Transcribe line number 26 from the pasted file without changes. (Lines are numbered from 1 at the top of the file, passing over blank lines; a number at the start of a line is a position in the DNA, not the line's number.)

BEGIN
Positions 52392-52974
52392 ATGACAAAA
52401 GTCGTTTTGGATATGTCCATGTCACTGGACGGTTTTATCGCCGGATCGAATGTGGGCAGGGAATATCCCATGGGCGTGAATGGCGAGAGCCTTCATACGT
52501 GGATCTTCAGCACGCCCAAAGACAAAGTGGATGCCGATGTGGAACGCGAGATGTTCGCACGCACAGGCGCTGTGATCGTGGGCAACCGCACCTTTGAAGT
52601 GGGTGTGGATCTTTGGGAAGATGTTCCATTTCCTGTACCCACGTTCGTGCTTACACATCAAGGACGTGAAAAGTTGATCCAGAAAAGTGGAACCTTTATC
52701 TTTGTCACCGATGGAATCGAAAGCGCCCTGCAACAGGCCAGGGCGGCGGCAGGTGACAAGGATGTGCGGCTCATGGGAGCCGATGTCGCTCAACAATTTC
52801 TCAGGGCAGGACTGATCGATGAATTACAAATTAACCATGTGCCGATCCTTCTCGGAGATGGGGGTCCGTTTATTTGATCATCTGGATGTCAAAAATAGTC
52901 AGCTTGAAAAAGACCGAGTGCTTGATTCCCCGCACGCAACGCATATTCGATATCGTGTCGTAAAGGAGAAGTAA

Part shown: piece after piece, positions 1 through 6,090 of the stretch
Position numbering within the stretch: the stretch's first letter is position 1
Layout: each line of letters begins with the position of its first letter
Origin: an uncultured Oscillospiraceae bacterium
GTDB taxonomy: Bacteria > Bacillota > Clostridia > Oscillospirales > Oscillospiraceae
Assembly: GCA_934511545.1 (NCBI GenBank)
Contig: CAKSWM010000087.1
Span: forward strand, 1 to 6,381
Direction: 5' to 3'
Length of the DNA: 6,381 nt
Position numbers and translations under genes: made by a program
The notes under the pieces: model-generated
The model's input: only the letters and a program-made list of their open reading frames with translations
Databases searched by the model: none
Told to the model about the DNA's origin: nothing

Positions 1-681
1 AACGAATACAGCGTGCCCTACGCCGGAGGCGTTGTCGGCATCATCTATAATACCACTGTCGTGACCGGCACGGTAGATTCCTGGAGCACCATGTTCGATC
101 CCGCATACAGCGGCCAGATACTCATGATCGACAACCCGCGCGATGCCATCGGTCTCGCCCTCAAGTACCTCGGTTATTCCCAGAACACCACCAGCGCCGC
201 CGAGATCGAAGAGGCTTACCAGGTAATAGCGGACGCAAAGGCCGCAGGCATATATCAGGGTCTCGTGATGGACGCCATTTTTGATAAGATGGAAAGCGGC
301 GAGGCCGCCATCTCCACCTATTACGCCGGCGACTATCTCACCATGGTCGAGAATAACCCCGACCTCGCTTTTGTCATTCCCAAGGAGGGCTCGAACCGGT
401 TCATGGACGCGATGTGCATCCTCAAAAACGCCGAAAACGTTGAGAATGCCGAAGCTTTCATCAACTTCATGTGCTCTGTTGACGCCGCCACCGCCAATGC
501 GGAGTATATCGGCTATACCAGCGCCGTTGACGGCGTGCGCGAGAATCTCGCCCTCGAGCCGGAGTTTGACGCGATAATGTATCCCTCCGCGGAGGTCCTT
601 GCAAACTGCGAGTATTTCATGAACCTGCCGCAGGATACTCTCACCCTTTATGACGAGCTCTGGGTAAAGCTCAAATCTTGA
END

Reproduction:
101 CCGCATACAGCGGCCAGATACTCATGATCGACAACCCGCGCGATGCCATCGGTCTCGCCCTCAAGTACCTCGGTTATTCCCAGAACACCACCAGCGCCGC